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Reviews of books on sports.

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    Crestmont

    Step into the lives of Gracie Antes and the Woods family of Eagles Mere Pennsylvania. Gracie, who decided to take control and live her life, left her sheltered family in 1925 to pursue her dreams. Crestmont was a summer job, a way to start earning money in order to follow her dream and sing. Little did she know she would find herself, friends, and a family of her own by taking a job at the Crestmont Inn. The woods own the Crestmont and spend their time keeping the dream of Mrs. Woods’s father alive. The Crestmont is not just and Inn, but a place of happiness and solitude for many guest as well as the charming staff. As you read this wonderful novel, you will be taken back in time to the 1920’s. You will feel you are part of the Crestmont and its staff. As Gracie’s’ story unfolds you are vividly aware of the decade, its people, pastimes and its trials. The book is truly engulfing. You will not want to put it down. The characters are unique and charming, giving the book a truly small town feel with a get away to dream of. I really enjoyed this debut novel. I felt I was actually part of Eagles Mere and the Crestmont Inn. The characters are charming and loveable. It makes you want to visit the modern day Crestmont, though I’m sure you would arrive and be disappointed. The book is a work of historical fiction, combined with actual history, The Crestmont is a wildly entertaining read. Everything is well presented and thought out. The descriptive nature enables you to envision life during this time. The author does a wonderful job at drawing the reader in and making them welcome, wanting to be part of the story and happenings. She has a way of making the business of running an Inn feel charming and delightful. It is a pleasure to read.

    Let's Play Ball

    Political scandal wrapped up in a nations past time, Let’s Play Ball is an intriguing story of sisterhood; friendship and scandal that will make you doubt every relationship. Miranda and Jessica are ambitious, successful sisters that have grown up loving baseball. Miranda, who is married, has an important government job with homeland security, a nice home and a prominent lawyer husband. Her sister Jessica is outspoken, unconventional and a sports writer, who has built her career based on her instincts and investigative journalism. She owns her own publication “Let’s Play Ball”. Her first renowned article was about her soon to be husband Manny Chavez. Manny is a baseball star that traveled to Cuba to retrieve his abducted son and bring him home. When Jessica invites her family to join her in the luxury suite to watch Manny’s championship game, no one is prepared for the events about to transpire. Manny is abducted after the game and held hostage in Cuba. Jessie trusts no one. While struggling with her own marriage and issues, corporate greed and international politics throw Miranda into a world unlike any she has ever known. The book highlights the sisters relationship along with their ambitions in the midst of international conflict, immigration issues and a nations past time. Let’s Play ball will keep you wondering who can be trusted and will justice prevail? I enjoyed this book; however I felt parts of it were a little slow, especially in the middle. It was easy to be wrapped up in the book while major events were taking place. It wasn’t as easy to keep interested during the moments of speculation, where the characters were trying to figure out what exactly had happened, along with who let it happen, with nothing but gut and speculation. I feel this book is very similar to what takes place in most of today’s political scenes. The author did a great job with the story and its “likeness” to real life. I would classify this book as political fiction and recommend it to anyone who likes politics and sports. If you’re not into politics, the book is still a good read; you will just enjoy it differently.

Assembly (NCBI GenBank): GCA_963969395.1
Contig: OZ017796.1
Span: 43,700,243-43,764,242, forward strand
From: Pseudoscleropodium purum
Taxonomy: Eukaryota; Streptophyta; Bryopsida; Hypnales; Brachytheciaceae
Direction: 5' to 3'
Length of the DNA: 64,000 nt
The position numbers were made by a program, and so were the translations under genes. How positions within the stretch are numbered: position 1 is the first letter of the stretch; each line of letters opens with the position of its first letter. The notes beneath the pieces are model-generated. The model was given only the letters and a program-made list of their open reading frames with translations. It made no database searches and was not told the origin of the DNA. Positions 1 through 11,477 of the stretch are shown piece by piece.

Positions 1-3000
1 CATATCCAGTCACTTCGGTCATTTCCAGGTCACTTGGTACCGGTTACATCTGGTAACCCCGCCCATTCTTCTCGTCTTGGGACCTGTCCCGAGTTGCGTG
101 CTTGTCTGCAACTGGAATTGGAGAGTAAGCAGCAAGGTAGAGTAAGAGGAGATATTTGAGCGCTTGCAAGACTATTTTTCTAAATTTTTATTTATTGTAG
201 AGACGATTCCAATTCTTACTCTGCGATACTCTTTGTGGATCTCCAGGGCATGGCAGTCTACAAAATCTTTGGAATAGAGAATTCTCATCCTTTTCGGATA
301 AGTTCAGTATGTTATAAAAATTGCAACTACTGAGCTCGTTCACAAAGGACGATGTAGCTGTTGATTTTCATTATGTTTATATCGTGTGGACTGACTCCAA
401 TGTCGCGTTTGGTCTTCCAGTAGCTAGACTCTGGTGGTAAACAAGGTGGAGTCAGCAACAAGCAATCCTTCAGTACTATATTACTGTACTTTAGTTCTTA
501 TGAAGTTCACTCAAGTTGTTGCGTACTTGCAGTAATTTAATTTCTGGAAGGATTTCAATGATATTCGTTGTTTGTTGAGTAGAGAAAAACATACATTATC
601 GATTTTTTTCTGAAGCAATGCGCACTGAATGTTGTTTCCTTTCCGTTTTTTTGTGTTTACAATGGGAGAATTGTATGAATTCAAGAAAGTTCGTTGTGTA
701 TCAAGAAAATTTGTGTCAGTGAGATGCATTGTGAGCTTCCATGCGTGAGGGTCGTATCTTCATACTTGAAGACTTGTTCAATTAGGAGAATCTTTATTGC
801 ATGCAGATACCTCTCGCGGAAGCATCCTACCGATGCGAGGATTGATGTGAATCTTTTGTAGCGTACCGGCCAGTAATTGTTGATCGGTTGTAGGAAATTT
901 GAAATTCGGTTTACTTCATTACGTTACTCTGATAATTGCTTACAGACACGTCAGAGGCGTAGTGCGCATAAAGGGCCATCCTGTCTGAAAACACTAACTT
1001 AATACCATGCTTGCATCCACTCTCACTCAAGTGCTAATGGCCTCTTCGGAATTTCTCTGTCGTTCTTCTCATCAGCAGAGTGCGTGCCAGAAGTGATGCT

Making It Home by Susan R. Blaske Williams

    Important tips for young couples starting out.

    Few little boys have a chance to realize their dream of playing professional baseball. Fewer yet ever experience the thrill of wearing their own custom fitted uniform in a major league spring training camp. "Beating About the Bushes" by author Tim Sommer allows the reader to ride the emotional wave of my eight year career starting the realization at age 12, I was the "big fish in the small pond". The 60's were the beginning and end of the age of innocence for many facets of life. Professional baseball players still played for the love of the game and not money. For a decade I was both a player and scout in professional baseball. This provided a broad overview for the playing and business side of baseball and how little control a player had over his destiny.

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